RCSI’s Tammy Strickland wins FameLab Ireland 2021

1 Oct 2021

Tammy Strickland. Image: FameLab Ireland

Strickland’s whodunnit-inspired talk, The Curious Case of a Seizure at Night, concerned the complexities of epilepsy.

Tammy Strickland has been crowned the winner of FameLab Ireland 2021 and named Ireland’s best science communicator.

The final of the annual science communication contest was held yesterday (30 September) and saw 12 competitors deliver three-minute talks on a range of science subjects. Having won, Strickland will now represent Ireland at the FameLab international finals next month.

Strickland’s talk was entitled The Curious Case of a Seizure at Night. She discussed epilepsy, noting that it is a complex condition with multiple, not fully understood causes, and that it affects around 50m people worldwide.

The short lecture was given through the medium of a story about an encounter on a night-time train. Answering judges’ questions afterwards, Strickland said she was inspired by Agatha Christie, who some experts think may have had epilepsy. The ‘whodunnit’ related to the study of the condition, with researchers searching for a culprit.

Strickland also noted the ways in which epilepsy is poorly understood by the public in general. “There’s a lack of control, and people can stigmatise behavioural traits like that in society, unfortunately. There’s a similar story for things like schizophrenia,” she said.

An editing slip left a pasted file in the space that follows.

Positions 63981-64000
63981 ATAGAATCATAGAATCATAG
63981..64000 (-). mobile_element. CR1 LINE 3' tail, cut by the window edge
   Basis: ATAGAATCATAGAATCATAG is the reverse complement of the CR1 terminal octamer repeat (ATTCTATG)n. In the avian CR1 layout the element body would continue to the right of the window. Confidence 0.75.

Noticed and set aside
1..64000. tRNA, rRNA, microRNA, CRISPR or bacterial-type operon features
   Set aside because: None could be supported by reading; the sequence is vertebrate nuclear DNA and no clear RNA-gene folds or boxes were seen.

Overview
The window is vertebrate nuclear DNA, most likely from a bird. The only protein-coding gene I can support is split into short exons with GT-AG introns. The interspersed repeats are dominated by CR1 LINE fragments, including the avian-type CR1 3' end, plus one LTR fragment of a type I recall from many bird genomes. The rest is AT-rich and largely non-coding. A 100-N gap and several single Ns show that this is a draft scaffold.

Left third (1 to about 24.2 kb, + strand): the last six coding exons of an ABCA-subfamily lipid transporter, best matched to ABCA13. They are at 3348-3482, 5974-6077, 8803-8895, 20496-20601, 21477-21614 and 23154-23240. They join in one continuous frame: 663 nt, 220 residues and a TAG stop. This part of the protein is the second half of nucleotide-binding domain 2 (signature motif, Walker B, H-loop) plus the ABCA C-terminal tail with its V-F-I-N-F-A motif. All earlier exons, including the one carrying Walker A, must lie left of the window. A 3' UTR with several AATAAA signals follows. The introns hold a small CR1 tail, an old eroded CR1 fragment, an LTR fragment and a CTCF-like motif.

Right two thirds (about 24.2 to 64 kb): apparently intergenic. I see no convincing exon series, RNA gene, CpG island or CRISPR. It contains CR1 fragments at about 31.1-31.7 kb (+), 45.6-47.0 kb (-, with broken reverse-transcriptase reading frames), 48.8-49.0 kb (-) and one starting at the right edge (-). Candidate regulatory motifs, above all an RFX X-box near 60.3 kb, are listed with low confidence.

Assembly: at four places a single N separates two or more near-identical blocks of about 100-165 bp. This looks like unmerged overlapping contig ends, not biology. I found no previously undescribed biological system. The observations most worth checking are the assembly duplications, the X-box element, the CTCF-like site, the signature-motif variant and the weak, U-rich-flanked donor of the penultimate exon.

“I think people get quite afraid. It’s a dramatic situation, where people feel they can’t help.”

She pointed out that photosensitivity, which is often associated with epilepsy, actually affects only around 3pc of cases of the condition. The story Strickland told in her talk concerned a man whose seizures tended just to occur at a certain time of day, without any triggering event.

Reacting to her win, Strickland said: “Oh my god, thank you so much. That’s a complete shock. Wow!”

Strickland is a pre-doctoral student at the Royal College of Surgeons in Ireland (RCSI), doing research on the links between circadian rhythm disruption and neurological conditions including acquired epilepsy. She is a research assistant at FutureNeuro, the Science Foundation Ireland research centre for chronic and rare neurological diseases, based at RCSI.

She previously studied at Trinity College Dublin and NUI Galway, and is a member of the board of Women in Technology and Science Ireland.

This year’s FameLab Ireland was the ninth and final edition of the competition. It was run by the British Council of Ireland with funding from Science Foundation Ireland.

Jack Kennedy is a freelance journalist based in Dublin